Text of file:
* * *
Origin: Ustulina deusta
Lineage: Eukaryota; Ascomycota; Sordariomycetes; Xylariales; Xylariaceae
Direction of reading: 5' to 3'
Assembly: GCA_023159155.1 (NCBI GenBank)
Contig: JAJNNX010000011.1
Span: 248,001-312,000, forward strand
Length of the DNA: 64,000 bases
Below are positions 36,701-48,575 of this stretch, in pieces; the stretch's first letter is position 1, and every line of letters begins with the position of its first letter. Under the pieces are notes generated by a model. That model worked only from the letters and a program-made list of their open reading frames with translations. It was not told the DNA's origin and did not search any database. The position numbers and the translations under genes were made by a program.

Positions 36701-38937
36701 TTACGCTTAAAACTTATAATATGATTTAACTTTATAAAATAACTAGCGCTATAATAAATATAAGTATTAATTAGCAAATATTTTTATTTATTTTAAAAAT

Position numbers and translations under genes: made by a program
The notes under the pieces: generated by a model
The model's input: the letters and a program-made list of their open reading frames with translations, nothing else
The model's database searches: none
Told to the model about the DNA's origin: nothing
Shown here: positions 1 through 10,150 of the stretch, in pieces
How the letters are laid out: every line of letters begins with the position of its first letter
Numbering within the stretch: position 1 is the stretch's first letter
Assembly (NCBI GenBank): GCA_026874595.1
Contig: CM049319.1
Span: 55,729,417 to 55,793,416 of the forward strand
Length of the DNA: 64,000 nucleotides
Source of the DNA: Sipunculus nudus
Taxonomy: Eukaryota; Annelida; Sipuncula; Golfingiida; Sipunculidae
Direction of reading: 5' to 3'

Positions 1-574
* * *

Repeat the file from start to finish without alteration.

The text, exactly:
Origin: Ustulina deusta
Lineage: Eukaryota; Ascomycota; Sordariomycetes; Xylariales; Xylariaceae
Direction of reading: 5' to 3'
Assembly: GCA_023159155.1 (NCBI GenBank)
Contig: JAJNNX010000011.1
Span: 248,001-312,000, forward strand
Length of the DNA: 64,000 bases
Below are positions 36,701-48,575 of this stretch, in pieces; the stretch's first letter is position 1, and every line of letters begins with the position of its first letter. Under the pieces are notes generated by a model. That model worked only from the letters and a program-made list of their open reading frames with translations. It was not told the DNA's origin and did not search any database. The position numbers and the translations under genes were made by a program.

Positions 36701-38937
36701 TTACGCTTAAAACTTATAATATGATTTAACTTTATAAAATAACTAGCGCTATAATAAATATAAGTATTAATTAGCAAATATTTTTATTTATTTTAAAAAT

Position numbers and translations under genes: made by a program
The notes under the pieces: generated by a model
The model's input: the letters and a program-made list of their open reading frames with translations, nothing else
The model's database searches: none
Told to the model about the DNA's origin: nothing
Shown here: positions 1 through 10,150 of the stretch, in pieces
How the letters are laid out: every line of letters begins with the position of its first letter
Numbering within the stretch: position 1 is the stretch's first letter
Assembly (NCBI GenBank): GCA_026874595.1
Contig: CM049319.1
Span: 55,729,417 to 55,793,416 of the forward strand
Length of the DNA: 64,000 nucleotides
Source of the DNA: Sipunculus nudus
Taxonomy: Eukaryota; Annelida; Sipuncula; Golfingiida; Sipunculidae
Direction of reading: 5' to 3'

Positions 1-574